Found in Translation: Top 5 Korean Works in Translation

By Christina Ladd on

About Christina Ladd

One of the Books & Comics editors at Geekly. She/her. Sailor Rainbow. Glitter and spite and everything bright.


Korean fiction is only just now coming into vogue, with Kyung-Sook Shin and Han Kang making waves in lit circles and bestseller lists. Here are some Korean novels to get you started.


1. Your Republic Is Calling You (Young-Ha Kim) – Though I prefer his earlier novel, I Have the Right to Destroy Myself, this book will undoubtedly have broader appeal. An ordinary man working in Seoul receives a message. Is he a North Korean sleeper agent? How much does his family know? How much does each country want to help him–or bring him down? Less action than you might expect, but more insight into the Two Koreas, and Gi-yeong’s daughter is an unexpectedly brilliant character.


gong+our+happy+time+uk2. Our Happy Time (Ji-young Gong) – If you like Korean dramas, you’ll like this book. At times melodramatic, at times too dependent on tropes, it still has a great deal of emotional power and insight. A rape survivor accompanies her aunt to meet with a man on death row, a rapist and murderer. The impossible costs of forgiveness and compassion are tenderly shown.


516hTySMsuL._SY344_BO1,204,203,200_3. Please Look After Mom (Kyung-Sook Shin) – A big hit from a few years ago but still very much worth talking about. An elderly woman goes missing on the subway. Who, exactly is she? She’s many different people, depending on who’s asking: her husband, her children, her love from long ago, and herself. The tumultuous history of postwar Korea finds very personal expression in these interwoven glimpses of a woman’s long, difficult, and triumphant life.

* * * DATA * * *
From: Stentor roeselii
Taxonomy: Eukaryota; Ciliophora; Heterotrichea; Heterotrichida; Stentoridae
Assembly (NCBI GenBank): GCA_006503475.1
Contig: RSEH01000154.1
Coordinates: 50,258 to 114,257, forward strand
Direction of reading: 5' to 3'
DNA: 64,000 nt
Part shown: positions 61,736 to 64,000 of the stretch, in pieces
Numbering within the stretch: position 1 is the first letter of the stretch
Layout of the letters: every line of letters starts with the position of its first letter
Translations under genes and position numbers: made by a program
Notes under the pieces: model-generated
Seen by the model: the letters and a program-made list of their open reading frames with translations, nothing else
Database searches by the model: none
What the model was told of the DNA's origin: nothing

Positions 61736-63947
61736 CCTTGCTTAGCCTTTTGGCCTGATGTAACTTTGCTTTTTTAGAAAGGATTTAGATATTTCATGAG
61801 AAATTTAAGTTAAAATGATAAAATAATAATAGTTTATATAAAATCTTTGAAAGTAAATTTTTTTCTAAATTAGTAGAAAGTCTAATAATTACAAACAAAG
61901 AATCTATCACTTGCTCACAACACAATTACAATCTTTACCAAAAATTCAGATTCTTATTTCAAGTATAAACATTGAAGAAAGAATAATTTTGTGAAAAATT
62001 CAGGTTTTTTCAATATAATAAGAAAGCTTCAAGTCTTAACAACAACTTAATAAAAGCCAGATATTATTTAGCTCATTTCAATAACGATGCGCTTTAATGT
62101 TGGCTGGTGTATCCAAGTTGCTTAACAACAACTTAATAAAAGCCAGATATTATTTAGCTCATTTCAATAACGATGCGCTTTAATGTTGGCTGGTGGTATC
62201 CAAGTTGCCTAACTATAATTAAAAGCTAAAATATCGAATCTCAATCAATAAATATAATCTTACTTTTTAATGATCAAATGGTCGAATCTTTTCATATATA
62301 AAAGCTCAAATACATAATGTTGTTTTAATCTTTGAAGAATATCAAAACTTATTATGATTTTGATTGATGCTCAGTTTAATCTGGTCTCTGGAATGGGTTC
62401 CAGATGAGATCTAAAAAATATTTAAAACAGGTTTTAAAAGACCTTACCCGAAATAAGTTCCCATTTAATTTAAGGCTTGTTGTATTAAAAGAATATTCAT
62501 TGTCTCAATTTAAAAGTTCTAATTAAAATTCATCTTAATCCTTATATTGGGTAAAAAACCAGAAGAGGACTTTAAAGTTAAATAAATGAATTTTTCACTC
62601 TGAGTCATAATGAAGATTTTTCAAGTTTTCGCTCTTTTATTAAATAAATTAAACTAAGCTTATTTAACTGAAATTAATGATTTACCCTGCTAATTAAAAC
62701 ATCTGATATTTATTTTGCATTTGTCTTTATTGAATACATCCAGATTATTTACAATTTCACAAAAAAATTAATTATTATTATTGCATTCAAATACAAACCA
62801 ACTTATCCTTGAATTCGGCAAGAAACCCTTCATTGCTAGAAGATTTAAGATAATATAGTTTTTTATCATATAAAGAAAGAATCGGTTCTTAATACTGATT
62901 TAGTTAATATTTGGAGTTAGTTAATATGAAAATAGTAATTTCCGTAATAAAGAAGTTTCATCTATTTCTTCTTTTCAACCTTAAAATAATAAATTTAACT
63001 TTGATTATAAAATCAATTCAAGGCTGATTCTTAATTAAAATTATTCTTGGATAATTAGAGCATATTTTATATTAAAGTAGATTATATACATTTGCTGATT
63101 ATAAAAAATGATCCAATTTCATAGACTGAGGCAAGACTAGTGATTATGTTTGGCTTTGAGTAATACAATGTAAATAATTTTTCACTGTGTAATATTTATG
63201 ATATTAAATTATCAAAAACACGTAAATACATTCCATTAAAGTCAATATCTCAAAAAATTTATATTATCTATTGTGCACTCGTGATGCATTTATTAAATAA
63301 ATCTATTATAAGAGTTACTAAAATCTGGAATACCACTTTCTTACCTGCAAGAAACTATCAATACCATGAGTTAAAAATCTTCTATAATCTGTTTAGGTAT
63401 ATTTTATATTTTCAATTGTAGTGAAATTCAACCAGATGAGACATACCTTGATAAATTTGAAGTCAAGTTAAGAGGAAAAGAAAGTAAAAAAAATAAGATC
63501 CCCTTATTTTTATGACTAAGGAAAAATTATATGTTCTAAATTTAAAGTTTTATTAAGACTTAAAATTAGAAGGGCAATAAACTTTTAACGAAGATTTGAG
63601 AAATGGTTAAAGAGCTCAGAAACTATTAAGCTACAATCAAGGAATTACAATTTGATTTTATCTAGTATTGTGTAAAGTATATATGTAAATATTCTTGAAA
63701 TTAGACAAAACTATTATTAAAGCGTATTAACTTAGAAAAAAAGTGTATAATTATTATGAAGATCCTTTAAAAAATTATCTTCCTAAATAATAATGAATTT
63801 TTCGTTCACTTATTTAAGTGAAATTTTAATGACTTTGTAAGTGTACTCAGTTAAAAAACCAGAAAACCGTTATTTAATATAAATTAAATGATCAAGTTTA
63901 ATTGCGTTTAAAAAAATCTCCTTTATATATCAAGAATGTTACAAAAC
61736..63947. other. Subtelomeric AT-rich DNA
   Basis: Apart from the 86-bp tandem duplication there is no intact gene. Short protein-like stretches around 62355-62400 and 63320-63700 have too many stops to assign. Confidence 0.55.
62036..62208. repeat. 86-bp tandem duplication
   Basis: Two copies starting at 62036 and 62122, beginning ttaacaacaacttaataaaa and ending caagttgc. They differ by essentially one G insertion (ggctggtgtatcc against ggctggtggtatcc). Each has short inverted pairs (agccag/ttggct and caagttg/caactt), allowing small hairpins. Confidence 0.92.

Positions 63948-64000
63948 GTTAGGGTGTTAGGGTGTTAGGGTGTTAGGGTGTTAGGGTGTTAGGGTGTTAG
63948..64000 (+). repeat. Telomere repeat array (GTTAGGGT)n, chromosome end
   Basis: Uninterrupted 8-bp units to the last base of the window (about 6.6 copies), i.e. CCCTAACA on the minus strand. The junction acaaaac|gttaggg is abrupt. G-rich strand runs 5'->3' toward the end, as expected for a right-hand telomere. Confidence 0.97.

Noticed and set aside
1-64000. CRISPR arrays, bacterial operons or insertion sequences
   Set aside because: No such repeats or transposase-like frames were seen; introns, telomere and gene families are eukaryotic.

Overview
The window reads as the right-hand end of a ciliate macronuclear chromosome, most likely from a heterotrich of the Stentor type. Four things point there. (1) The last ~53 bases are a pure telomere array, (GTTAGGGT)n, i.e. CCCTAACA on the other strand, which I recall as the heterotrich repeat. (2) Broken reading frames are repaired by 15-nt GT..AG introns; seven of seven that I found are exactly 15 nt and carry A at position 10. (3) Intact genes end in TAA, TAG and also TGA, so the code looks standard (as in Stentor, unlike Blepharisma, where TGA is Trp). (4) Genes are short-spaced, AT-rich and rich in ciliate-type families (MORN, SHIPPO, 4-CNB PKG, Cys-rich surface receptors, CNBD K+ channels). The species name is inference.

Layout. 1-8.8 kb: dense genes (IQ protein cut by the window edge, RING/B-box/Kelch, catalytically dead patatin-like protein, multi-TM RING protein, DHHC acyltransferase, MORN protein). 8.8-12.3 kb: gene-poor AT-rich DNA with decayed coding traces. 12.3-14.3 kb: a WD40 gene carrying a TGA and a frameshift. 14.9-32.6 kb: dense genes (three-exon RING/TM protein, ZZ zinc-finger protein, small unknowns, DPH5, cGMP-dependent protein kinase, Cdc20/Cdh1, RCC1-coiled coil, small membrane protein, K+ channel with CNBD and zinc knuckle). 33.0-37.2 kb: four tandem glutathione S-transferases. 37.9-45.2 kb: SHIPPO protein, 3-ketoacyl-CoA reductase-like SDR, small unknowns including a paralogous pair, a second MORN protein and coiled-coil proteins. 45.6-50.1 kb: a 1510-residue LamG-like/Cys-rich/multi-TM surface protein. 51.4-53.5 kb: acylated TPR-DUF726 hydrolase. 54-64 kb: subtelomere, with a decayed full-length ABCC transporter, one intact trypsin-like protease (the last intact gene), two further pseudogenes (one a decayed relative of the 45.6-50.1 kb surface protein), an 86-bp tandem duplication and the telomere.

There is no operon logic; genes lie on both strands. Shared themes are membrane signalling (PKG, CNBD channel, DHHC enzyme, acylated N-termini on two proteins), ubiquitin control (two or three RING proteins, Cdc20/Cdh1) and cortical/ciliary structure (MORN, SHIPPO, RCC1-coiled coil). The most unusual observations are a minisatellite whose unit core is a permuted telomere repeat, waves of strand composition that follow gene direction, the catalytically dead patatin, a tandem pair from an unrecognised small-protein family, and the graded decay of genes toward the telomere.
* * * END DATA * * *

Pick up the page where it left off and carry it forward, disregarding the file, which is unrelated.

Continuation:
41-Oz2y--7L4. Our Twisted Hero (Yi Munyol) – Yi Munyol used to be the only Korean writer you could find translated into English. He was the original, a classic, and rightly so. This story, one of the most insightful looks at bullying that goes far beyond good/bad and aggressor/victim, takes a hard look at the social realities that lead to conflict–and moral compromise.


63892195. Tongue (Kyung-Ran Jo) – A jilted woman’s ex leaves her for a younger clone of herself. But this woman is a chef, and the twisting path of her revenge will have you wincing as you wonder who and what the title refers to. It’s also rather surreal, like Ryu Murakami’s Odishon/Audition.



25489025My own to-read: The Vegetarian (Han Kang), about how becoming a vegetarian ruins someone’s life. Also about ethical choices and impossible situations, and not meant to be funny, but yeah, being vegetarian in Korea is really difficult and apparently also destroys bonds of love and family.

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